Center Grove schools to use AI gun detection software

GREENWOOD, Ind. – The Center Grove Community School Corporation plans to use artificial intelligence across its nine campuses to detect weapons with the aim of reducing risks amid “increasing gun-related violence in schools.”

A gun carried on school property by the wrong hands is every parent’s worst nightmare.

“I think it’s always a thought in the back of your mind when you send them off to school,” said Angie Teed, the parent of a Center Grove student. “You never know what could happen.”

Security cameras are useful in solving violent crimes after they occur. But with the addition of artificial intelligence to hundreds of existing cameras, the district hopes to proactively protect students and teachers.

“We are always looking for ways to use technology as a force multiplier for our police department,” Assistant Superintendent Bill Long said in a news release. “ZeroEyes enhances our security capabilities with 24/7/365 support and provides peace of mind in a time of unrest by detecting illegally brandished weapons on campus.”

“I think there are good things about AI and bad things about AI,” said Center Grove parent Erica Kelker. “If it can detect guns in our schools, I think that’s great.”

Others agreed.

“I think it’s a great way to be proactive in this time of – we’ve seen more gun violence in schools across the country,” Teed added.

Not everyone is on board.

“Artificial intelligence, in my opinion, has gone from useful to an invasion of privacy,” said an anonymous parent and Center Grove district employee. “This would be another example of that. I’m very grateful for the police we have in the schools. I have spoken to them regularly. I have a lot of confidence in it. But yeah, it’s a big no from me.

READ MORE  From basic to specialized applications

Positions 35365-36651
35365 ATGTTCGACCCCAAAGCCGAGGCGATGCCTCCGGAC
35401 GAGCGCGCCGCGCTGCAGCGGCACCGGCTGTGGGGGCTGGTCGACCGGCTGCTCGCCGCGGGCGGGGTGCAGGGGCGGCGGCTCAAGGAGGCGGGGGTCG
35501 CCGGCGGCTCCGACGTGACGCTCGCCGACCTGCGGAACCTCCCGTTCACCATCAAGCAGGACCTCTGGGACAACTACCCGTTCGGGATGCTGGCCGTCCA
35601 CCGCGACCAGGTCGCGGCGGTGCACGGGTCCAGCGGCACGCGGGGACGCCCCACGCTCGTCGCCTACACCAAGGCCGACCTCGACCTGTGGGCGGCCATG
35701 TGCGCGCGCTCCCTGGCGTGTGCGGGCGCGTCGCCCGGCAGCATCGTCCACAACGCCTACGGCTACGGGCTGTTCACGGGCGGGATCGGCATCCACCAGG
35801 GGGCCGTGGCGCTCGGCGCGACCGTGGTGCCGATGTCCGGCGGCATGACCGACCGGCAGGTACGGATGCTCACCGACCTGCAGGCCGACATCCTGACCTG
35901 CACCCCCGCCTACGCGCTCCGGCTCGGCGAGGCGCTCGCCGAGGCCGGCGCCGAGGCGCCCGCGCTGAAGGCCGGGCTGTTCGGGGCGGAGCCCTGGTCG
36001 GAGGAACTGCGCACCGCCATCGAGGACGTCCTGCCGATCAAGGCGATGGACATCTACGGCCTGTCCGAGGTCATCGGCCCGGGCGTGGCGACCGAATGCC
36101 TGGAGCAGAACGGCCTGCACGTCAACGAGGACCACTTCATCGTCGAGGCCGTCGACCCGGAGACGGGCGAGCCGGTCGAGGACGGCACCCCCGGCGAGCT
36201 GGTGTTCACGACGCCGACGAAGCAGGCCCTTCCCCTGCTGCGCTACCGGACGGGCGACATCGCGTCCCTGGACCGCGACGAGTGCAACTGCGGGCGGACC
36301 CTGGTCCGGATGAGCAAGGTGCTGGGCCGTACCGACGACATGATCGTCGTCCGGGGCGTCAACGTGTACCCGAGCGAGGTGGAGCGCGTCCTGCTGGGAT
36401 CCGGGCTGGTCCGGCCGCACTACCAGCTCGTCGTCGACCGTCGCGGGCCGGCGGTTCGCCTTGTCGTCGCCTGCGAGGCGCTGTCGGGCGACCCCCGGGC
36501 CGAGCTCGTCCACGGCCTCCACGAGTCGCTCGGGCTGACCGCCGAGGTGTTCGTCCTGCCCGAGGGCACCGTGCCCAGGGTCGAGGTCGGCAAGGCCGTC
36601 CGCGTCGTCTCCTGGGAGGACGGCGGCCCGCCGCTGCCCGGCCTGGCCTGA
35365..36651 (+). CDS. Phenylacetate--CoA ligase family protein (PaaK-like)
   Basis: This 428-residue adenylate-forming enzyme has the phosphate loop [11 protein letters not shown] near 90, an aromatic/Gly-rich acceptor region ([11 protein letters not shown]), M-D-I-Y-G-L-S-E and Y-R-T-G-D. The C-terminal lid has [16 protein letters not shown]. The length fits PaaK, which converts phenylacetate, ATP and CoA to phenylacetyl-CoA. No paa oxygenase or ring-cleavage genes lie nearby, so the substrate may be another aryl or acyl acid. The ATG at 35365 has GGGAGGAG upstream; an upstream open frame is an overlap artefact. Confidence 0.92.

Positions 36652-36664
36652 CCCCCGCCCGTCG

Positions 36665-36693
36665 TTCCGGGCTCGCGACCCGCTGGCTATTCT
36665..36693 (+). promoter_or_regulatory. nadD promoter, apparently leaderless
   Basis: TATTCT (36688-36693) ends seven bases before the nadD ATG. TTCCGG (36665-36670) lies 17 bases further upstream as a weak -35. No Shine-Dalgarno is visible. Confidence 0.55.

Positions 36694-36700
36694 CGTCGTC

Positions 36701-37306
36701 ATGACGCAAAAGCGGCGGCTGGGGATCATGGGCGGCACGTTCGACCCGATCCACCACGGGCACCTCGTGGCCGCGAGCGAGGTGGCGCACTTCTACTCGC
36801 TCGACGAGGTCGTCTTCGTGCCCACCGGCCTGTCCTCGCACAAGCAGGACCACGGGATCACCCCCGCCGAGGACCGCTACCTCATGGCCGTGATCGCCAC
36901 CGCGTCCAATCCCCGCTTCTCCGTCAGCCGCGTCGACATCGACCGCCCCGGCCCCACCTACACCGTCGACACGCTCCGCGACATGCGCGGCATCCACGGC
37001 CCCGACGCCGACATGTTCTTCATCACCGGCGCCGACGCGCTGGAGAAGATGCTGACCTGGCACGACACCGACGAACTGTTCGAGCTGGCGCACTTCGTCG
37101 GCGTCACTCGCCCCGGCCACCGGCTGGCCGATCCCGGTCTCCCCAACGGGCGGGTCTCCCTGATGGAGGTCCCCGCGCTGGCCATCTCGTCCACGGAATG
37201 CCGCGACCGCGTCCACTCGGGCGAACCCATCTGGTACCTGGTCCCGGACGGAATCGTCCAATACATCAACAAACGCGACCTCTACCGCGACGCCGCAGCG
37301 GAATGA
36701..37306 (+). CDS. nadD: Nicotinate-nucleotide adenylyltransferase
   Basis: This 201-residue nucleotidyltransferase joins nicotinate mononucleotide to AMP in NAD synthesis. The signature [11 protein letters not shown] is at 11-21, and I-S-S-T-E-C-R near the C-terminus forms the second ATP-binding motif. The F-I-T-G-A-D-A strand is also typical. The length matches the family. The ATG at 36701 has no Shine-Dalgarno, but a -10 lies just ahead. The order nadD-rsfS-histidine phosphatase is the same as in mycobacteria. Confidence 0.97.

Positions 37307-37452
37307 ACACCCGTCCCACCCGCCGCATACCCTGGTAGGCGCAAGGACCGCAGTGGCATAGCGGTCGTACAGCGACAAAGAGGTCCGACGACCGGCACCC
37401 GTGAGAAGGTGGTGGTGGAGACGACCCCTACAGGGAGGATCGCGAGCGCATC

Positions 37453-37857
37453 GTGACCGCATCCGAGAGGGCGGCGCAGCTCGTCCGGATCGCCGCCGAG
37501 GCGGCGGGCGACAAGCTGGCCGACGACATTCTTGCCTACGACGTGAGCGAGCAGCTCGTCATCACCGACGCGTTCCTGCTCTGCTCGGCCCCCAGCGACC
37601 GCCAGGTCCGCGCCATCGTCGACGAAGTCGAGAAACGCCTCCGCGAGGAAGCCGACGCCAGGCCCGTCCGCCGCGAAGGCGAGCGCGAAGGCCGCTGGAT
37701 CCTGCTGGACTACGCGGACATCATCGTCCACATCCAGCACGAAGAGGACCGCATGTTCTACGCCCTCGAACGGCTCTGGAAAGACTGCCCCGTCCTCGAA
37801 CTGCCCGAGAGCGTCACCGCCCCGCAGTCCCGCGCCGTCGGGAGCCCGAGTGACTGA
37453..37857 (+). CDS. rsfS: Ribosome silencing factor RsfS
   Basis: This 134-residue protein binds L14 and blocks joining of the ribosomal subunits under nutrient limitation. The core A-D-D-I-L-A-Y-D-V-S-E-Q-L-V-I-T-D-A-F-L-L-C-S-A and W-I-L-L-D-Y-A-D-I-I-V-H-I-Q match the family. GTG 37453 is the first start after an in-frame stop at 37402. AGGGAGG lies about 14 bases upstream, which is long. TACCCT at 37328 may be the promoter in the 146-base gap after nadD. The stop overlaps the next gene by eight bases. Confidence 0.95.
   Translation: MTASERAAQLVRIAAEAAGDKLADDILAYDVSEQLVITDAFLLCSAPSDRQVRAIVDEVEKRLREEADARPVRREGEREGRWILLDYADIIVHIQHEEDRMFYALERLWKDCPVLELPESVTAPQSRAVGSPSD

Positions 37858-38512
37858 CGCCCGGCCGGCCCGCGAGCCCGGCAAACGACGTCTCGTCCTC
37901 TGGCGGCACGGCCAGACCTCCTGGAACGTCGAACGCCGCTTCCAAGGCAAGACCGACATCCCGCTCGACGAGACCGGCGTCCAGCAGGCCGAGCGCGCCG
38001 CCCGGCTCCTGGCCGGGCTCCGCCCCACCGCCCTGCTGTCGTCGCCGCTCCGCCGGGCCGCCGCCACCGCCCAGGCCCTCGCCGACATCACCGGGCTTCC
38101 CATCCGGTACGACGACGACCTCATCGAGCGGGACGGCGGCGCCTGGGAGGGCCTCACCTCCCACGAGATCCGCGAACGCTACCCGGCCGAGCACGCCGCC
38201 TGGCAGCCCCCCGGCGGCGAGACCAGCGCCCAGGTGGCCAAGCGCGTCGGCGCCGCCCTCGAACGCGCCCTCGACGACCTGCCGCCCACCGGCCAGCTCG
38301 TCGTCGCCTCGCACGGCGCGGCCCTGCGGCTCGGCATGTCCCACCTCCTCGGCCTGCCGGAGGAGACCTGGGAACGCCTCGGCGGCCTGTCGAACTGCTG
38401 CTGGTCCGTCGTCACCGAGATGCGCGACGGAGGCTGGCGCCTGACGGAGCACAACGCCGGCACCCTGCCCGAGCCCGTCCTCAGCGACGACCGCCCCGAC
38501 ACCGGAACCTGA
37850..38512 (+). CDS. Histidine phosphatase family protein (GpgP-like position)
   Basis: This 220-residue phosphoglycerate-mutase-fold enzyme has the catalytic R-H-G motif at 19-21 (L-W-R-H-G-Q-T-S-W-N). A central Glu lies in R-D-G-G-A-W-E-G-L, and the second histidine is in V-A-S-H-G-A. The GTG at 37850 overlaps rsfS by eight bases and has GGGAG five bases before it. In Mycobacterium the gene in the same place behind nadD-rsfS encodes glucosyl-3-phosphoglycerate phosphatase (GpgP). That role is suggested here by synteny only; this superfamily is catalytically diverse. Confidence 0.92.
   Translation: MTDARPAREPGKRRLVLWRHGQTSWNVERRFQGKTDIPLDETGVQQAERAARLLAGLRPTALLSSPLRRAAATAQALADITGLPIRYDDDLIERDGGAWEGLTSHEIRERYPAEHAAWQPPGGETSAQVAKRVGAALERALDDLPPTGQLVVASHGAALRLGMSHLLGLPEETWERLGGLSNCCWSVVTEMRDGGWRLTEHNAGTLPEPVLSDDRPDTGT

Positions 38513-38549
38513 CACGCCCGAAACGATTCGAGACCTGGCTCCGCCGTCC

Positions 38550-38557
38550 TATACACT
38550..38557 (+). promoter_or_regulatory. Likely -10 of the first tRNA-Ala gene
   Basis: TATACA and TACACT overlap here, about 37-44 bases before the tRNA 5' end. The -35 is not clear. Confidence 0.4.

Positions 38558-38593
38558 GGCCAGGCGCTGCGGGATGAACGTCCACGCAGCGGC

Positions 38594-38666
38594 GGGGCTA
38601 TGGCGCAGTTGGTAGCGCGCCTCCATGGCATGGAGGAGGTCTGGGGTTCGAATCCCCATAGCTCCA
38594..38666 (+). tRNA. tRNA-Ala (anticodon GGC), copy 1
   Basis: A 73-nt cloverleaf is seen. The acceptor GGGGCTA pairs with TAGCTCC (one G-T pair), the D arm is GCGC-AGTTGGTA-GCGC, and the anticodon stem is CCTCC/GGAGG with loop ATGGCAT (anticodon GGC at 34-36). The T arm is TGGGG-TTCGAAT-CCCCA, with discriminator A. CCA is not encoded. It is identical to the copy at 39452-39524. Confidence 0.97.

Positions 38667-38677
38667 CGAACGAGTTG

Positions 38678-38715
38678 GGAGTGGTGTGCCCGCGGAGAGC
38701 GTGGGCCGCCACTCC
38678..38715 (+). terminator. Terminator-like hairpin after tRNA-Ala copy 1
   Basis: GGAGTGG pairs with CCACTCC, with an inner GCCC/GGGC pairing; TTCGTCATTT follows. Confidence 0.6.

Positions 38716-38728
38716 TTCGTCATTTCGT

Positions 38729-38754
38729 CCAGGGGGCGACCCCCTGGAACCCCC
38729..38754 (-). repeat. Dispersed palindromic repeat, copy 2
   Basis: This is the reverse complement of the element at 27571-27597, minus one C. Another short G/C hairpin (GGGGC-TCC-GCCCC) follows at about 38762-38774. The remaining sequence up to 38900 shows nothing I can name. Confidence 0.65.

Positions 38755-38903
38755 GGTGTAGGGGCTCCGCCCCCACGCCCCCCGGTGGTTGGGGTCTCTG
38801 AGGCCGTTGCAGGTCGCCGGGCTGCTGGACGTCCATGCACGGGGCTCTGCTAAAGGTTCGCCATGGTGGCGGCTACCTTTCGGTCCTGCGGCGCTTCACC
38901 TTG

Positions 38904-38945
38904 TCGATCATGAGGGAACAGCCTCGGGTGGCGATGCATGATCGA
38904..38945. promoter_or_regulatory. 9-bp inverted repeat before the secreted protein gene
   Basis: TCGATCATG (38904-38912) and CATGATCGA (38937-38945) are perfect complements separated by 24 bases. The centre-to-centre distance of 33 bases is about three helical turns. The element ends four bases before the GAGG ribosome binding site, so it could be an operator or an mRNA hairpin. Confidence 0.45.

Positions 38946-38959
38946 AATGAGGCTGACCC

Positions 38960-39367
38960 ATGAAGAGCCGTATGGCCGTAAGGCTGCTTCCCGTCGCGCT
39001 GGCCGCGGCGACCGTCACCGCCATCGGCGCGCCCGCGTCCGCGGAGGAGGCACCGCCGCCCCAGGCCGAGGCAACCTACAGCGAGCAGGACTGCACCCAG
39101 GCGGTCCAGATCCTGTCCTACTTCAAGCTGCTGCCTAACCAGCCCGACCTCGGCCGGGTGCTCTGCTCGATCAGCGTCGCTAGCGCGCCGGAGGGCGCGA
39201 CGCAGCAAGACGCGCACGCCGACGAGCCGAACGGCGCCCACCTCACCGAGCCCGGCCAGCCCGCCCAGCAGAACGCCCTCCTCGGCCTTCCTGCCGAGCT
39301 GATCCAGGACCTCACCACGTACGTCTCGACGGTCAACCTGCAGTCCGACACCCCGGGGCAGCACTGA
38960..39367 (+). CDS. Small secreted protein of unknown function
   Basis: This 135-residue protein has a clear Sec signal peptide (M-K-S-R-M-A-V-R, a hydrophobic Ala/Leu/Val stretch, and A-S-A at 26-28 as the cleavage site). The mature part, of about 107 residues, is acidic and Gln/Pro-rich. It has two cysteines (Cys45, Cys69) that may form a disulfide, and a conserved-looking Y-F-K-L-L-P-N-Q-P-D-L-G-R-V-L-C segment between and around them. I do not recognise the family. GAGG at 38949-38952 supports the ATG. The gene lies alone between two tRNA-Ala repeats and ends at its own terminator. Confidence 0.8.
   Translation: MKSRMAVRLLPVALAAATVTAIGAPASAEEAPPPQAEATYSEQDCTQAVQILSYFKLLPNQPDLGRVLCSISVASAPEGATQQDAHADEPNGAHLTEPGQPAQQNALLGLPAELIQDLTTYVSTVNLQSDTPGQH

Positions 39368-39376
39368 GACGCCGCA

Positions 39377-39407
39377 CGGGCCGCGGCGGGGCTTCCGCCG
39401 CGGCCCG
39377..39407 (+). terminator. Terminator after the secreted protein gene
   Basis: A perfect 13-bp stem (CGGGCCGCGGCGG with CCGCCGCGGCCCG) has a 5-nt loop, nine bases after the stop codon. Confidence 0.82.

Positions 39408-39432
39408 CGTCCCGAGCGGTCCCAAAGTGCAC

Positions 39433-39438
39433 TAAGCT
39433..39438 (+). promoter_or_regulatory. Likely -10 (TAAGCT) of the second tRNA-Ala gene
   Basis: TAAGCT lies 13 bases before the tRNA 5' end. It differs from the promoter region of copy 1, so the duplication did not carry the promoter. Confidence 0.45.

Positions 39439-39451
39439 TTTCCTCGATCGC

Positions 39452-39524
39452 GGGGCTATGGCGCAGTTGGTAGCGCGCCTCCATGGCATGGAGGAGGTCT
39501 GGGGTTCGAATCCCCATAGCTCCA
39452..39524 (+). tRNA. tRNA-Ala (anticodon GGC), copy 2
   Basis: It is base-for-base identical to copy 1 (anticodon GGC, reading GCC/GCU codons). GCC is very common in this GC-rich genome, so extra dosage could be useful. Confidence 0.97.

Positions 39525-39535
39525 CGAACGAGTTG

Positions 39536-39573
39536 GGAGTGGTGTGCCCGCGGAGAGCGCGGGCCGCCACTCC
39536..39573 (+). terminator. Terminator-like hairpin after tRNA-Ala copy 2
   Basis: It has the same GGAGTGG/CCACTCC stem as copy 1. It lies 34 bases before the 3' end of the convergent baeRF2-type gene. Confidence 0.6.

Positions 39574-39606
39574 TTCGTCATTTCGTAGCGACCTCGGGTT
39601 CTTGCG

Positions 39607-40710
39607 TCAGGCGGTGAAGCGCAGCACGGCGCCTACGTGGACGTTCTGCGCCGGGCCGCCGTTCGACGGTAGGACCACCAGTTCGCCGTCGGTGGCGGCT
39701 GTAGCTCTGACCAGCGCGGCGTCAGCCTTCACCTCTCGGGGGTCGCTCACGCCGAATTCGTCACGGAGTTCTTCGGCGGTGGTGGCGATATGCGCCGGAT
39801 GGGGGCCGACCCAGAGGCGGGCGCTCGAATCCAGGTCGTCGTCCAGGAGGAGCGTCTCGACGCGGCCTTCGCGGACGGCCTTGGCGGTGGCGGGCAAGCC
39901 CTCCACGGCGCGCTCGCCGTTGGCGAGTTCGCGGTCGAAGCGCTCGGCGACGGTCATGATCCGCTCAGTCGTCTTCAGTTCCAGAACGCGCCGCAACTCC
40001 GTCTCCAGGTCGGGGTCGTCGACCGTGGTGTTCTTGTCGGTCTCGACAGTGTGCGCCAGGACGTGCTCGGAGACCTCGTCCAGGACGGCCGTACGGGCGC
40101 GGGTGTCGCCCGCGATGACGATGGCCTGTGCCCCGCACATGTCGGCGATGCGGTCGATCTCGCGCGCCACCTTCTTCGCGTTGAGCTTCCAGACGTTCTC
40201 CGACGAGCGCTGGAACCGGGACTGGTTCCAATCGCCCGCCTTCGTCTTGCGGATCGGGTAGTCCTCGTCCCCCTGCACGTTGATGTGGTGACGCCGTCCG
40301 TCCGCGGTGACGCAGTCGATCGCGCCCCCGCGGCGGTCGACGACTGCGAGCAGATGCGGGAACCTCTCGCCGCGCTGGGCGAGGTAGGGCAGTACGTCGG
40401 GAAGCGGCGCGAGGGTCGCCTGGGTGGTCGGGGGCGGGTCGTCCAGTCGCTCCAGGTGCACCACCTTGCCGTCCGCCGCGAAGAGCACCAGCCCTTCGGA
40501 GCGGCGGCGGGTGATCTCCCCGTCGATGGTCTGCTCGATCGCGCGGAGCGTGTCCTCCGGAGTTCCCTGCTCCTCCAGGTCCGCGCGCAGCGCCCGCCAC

The Center Grove Community School Corporation works with local law enforcement and has its own emergency operations center. The anonymous parent said she already feels safe on campus and worries that the introduction of AI technology could lead them down a slippery slope of data collection.

“Personally, I feel like we as a society have become way too comfortable and too trusting,” she said. “It’s new technology, it’s accelerating quickly. Personally, I don’t trust what data would be collected or how it would be used.”

“I would say I agree with those parents’ concerns,” said Sam Alaimo, co-founder of ZeroEyes.

Sam Alaimo, co-founder of ZeroEyes – the software company offering the technology – wants to assure the public that by not streaming live camera feeds, the company does not have the ability to store biometric data.

“We just want to tell that parent that there’s an assault rifle in front of an elementary school. That is our only job and purpose,” Alaimo said. “It is not our intention to invade privacy.”

The software works by identifying visible weapons in view of each camera and sharing that information with the company’s operations center so it can be reviewed by former law enforcement and military personnel, who will then decide within seconds whether local police must be sent. These officers will get an image of the person holding the weapon, and the exact time and location – captured by the client’s existing camera.

“More than 100 [clients] are specifically K-12. We also have many hospital customers. We don’t want to be able to store data about children’s faces. We don’t want to be able to store data about hospital patients,” said Alaimo.

READ MORE  Susan Graham: Lessons learned from 40 years of mortgage servicing software

Alaimo said Center Grove is not the first school district in Indiana to use the software, but could not share which districts they are.

“The system has been verified and I cannot quantify for you how many shootings did not occur because of our software,” Alaimo added. “We cannot quantify how many people have not died. And that’s the name of the game. We want this to be the case.”

FOX59/CBS4 has contacted the district requesting an interview. Stacy Conrad, communications director for the Center Grove Community School Corporation, said the assistant superintendent overseeing security was unavailable.